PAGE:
New Delhi: The Indian Space Research Organisation (ISRO) will send a series of three communication satellites – GSAT-19, GSAT-11 and GSAT-20 – into the orbit in the next 18 months to increase internet speed across the nation, as per a report in Indian Express.
The GSAT satellites are India’s indigenously developed technologies of communications satellites, with an objective to make the country self-reliant in broadcasting services.
The GSAT-19 satellite is scheduled to take off in early June onboard GSLV-Mk III, ISRO’s heaviest rocket, from SDSC SHAR, Sriharikota.
This would be the maiden flight for GSLV-Mk III, the next generation launch vehicle of ISRO capable of launching 4 ton class of satellites to Geosynchronous Transfer orbit (GTO).
“The next big launch will be GSAT-19 in June. With this launch, we will begin a new age of communication satellites. It is also the beginning of high-throughput satellites (in India),” Tapan Misra, director of Ahmedabad-based Space Applications Centre (SAC), an arm of ISRO that develops satellite payloads, was quoted as saying by the Indian Express.
“While the world is already witnessing a change in the communication technology where voice and video communications are taking place through Internet, with future launches, television will be viewed through Internet using wireless Technology,” Misra added.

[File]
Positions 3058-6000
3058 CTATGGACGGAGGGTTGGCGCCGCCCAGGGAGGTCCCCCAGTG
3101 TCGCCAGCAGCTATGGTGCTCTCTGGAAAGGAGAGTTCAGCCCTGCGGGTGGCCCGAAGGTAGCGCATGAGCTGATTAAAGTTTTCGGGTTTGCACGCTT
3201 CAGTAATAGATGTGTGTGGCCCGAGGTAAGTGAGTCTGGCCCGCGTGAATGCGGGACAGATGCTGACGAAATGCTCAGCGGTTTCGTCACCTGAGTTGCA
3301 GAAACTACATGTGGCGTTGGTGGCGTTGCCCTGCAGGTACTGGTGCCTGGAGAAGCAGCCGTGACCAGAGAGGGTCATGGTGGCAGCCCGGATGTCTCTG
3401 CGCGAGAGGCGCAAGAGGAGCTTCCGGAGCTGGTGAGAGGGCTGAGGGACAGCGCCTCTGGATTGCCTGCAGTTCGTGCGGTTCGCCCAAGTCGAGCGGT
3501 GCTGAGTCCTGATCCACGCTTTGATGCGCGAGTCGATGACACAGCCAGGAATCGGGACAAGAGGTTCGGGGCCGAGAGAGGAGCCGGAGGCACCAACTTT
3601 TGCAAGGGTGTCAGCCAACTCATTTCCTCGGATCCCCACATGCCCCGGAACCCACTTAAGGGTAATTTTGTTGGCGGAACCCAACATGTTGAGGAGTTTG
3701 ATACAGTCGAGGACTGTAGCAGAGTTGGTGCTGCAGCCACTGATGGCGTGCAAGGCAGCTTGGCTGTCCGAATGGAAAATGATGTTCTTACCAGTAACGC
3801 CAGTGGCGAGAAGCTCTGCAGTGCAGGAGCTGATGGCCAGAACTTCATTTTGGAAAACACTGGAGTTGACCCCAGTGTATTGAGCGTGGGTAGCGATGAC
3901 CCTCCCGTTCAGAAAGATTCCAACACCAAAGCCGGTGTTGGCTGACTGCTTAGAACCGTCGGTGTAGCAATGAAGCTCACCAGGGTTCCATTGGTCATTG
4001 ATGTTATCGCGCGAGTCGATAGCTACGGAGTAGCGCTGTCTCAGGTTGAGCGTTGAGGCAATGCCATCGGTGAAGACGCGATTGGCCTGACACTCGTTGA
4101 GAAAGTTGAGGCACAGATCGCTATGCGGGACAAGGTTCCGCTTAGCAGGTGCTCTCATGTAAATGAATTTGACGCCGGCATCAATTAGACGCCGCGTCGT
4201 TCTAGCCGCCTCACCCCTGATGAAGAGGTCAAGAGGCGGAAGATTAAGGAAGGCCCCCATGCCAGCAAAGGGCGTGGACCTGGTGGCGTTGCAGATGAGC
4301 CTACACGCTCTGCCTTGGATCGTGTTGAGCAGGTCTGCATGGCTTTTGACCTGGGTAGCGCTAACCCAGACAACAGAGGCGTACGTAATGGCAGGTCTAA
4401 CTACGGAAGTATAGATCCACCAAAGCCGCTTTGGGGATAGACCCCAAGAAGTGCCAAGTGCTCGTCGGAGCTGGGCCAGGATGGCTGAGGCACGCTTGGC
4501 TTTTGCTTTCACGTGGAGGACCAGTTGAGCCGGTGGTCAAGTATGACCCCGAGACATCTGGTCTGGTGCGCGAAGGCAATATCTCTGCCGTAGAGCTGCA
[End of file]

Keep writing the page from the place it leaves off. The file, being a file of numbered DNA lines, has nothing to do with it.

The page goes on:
These launches will not only revolutionise the way we use televisions and smart-phones, but will also drive the future communication needs of smart cities, the report added.
ISRO said the satellite will carry Ka-band and Ku-band payload along with a Geostationary Radiation Spectrometer (GRASP) payload to monitor and study the nature of the charged particles and influence of space radiation on spacecraft and electronic components.
GSAT-19 satellite will employ advanced spacecraft technologies including bus subsystem, indigenous Li ion battery, indigenous Bus bars for power distribution, etc, the Indian space agency added.
Earlier this month on the 5th May, ISRO successfully launched the Geostationary communication satellite-9 (GSAT-9) – India’s gift to South Asia – into a Geostationary orbit.
The GSAT-9 is meant for providing communication and disaster support and connectivity among the countries of South Asia region, with the mission life of about 12 years.